Capturing Sparkling Firework Photography
Preparing for Lift-Off
An equally steady surface will also do the job, anything that will make sure the camera doesn’t shake during the long exposures that you will need to use (due to the low-lighting conditions).
Another accessory you might find useful is a remote shutter release.
This means you won’t have to manually press the shutter button and run the risk of unintentionally knocking the camera as it starts its exposure.
This can often be used to trigger the camera shutter remotely so that you will be able to see what your lens is seeing too.
It’s like a remote LiveView function!
But be aware you’ll need a Wi-Fi connection to use this setting, which is not always easy to find when you are in the middle of a field.
Another handy tool to have on you is a small torch or a mobile phone with a flashlight.
This will enable you to easily and quickly adjust your settings through the buttons and camera dial (if they don’t have the option to light up).
Want a Sparkling Performance?
The choice of lens you use depends upon the affects you hope to achieve, as well as your distance from the fireworks themselves. There is no need for a particularly wide aperture lens (as normally suggested when shooting in low-light), as anywhere in the range of F/8 to F/16 will provide a great depth of field.
Furthermore, a low ISO of 100 will produce far less visual noise, for a more pleasing image, which is especially helpful if you intend to print your photograph afterwards.
Make sure your camera is set on bulb mode (marked with a ‘B’), or the longest exposure possible, if your camera is not equipped with bulb mode.
It will allow you to start and stop the exposure manually, so you can time it along with the fireworks.
Bulb mode will offer you the freedom to try a variety of shutter speeds – it’s likely a fair bit of experimentation will be needed.
However, as a starting point, if shooting at F/8, then attempt a shutter of around 20 seconds, review this image and adjust from there as necessary.
If you find your exposure is too dark then make your shutter speed slower, and if it’s too bright, then make your speed faster.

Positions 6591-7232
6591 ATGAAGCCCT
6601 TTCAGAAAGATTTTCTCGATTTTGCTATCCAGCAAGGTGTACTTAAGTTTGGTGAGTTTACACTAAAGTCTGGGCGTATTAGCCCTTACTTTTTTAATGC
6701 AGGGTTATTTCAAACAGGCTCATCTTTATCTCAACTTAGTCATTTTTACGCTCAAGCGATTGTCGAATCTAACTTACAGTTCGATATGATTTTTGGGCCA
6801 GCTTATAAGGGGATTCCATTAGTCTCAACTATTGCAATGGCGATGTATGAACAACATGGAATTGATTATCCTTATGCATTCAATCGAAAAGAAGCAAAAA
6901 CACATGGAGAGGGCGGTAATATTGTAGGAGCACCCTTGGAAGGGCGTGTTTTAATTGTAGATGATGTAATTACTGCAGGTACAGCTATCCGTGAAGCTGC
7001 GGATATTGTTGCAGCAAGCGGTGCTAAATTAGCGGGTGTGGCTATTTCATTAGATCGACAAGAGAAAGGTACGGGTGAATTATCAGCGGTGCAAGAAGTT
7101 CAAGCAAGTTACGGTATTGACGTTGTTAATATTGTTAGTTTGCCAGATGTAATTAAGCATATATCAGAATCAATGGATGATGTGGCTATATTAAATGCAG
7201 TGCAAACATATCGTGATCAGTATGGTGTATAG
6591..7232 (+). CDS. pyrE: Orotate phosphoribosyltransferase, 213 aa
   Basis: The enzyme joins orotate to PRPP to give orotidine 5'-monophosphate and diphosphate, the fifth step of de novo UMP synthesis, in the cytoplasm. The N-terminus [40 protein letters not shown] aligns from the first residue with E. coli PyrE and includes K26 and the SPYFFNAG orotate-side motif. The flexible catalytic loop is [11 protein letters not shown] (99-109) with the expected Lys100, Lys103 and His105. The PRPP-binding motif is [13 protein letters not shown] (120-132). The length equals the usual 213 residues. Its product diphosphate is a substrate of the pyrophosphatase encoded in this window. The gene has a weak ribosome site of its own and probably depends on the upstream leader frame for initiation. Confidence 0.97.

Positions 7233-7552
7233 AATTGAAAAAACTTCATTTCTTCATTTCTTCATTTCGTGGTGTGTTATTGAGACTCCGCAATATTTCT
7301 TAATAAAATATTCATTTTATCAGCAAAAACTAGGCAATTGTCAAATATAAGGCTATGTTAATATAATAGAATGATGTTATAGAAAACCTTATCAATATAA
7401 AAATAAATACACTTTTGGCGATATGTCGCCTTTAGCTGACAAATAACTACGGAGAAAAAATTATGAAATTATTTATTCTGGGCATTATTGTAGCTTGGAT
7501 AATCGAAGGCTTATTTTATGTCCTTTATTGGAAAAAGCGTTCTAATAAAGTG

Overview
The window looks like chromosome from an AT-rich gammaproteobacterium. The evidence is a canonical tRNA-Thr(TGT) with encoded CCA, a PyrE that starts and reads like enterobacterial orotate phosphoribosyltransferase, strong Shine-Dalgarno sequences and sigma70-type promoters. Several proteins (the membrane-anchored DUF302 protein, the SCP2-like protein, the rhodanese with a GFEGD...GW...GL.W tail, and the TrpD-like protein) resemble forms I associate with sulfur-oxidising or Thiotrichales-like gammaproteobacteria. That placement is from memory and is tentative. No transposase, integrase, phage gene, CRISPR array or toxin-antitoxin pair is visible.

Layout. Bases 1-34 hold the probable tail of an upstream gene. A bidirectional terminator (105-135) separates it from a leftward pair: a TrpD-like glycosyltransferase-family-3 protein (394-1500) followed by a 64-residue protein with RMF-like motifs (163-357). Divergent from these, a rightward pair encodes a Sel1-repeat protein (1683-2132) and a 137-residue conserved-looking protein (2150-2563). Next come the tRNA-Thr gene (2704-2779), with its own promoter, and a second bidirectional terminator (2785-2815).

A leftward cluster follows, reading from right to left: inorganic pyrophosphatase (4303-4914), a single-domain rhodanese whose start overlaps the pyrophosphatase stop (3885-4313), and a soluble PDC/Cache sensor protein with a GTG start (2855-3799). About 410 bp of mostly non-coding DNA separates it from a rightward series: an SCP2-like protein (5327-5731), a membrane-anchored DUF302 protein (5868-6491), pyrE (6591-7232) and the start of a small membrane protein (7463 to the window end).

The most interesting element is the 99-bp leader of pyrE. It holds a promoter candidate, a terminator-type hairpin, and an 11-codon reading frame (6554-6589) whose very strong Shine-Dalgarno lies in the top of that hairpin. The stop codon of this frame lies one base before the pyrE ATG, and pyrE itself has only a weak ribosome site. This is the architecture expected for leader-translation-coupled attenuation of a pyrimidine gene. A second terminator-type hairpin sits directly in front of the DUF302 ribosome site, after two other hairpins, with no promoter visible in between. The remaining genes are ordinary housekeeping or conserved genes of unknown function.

This allows the camera to capture multiple fireworks in one shot, without worrying that your image is overexposed.
After a few pop, whizzes and bangs, the sky starts to become hazy with the smoke of the rockets.
Therefore, the faster you can test your settings, the better chance you will have of capturing clean shots and images.
You could try to incorporate trees, small crowds of people, or parts of buildings to provide striking silhouettes against the backdrop of the fireworks.
Make sure your battery is fully charged and memory card empty before heading out. Your evening spent photographing fireworks may become a case of trial and error.
But remember, you’re free to take as many pictures as your card and battery can handle.
Cold weather can reduce a batteries operational life dramatically, so store any spares in a warm pocket or deep inside your camera bag until you need it.
Of course, remember to stay safe out there, fireworks and bonfires can be dangerous. So follow the safety guidelines set out by the event’s organisers, and keep a safe distance (especially if children or animals are present). Be aware of your surroundings at all times.
And finally, remember to wrap up warm. A pair of fingerless gloves will prove to be a great friend for the evening.
We would absolutely love to see your attempts in our gallery, so please feel free to upload these to share with the iPhotography tutors and your fellow students.
Have a great bonfire night wherever you’re watching them around the world!
From the iPhotography Course
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iPhotography Course not only teaches you all the standard technical expertise, settings, skills, and special effects with your camera – but we also show you how to use these skills to develop your own individual style as a photographer.
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